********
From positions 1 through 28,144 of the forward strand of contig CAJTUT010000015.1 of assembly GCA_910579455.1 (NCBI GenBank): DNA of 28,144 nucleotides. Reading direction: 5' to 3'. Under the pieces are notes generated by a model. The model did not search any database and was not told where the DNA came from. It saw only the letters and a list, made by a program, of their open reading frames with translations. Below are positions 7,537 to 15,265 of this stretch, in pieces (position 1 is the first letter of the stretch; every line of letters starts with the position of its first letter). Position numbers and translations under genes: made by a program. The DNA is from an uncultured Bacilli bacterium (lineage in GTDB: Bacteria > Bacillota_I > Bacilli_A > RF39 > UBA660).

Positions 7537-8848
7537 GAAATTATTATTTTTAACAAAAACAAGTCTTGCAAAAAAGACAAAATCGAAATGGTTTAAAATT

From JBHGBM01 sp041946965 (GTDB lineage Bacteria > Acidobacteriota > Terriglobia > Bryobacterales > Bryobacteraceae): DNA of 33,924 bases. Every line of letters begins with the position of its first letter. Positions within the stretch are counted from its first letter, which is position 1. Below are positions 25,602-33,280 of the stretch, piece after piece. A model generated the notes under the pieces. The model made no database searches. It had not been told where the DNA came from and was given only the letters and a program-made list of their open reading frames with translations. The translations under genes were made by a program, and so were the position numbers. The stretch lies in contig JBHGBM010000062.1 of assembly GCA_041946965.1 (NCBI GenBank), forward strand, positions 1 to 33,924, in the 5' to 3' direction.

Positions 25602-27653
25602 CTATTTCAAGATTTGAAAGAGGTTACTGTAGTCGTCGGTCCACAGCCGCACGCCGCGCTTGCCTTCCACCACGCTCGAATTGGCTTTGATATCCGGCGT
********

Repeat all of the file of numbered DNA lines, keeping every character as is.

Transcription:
From positions 1 through 28,144 of the forward strand of contig CAJTUT010000015.1 of assembly GCA_910579455.1 (NCBI GenBank): DNA of 28,144 nucleotides. Reading direction: 5' to 3'. Under the pieces are notes generated by a model. The model did not search any database and was not told where the DNA came from. It saw only the letters and a list, made by a program, of their open reading frames with translations. Below are positions 7,537 to 15,265 of this stretch, in pieces (position 1 is the first letter of the stretch; every line of letters starts with the position of its first letter). Position numbers and translations under genes: made by a program. The DNA is from an uncultured Bacilli bacterium (lineage in GTDB: Bacteria > Bacillota_I > Bacilli_A > RF39 > UBA660).

Positions 7537-8848
7537 GAAATTATTATTTTTAACAAAAACAAGTCTTGCAAAAAAGACAAAATCGAAATGGTTTAAAATT

From JBHGBM01 sp041946965 (GTDB lineage Bacteria > Acidobacteriota > Terriglobia > Bryobacterales > Bryobacteraceae): DNA of 33,924 bases. Every line of letters begins with the position of its first letter. Positions within the stretch are counted from its first letter, which is position 1. Below are positions 25,602-33,280 of the stretch, piece after piece. A model generated the notes under the pieces. The model made no database searches. It had not been told where the DNA came from and was given only the letters and a program-made list of their open reading frames with translations. The translations under genes were made by a program, and so were the position numbers. The stretch lies in contig JBHGBM010000062.1 of assembly GCA_041946965.1 (NCBI GenBank), forward strand, positions 1 to 33,924, in the 5' to 3' direction.

Positions 25602-27653
25602 CTATTTCAAGATTTGAAAGAGGTTACTGTAGTCGTCGGTCCACAGCCGCACGCCGCGCTTGCCTTCCACCACGCTCGAATTGGCTTTGATATCCGGCGT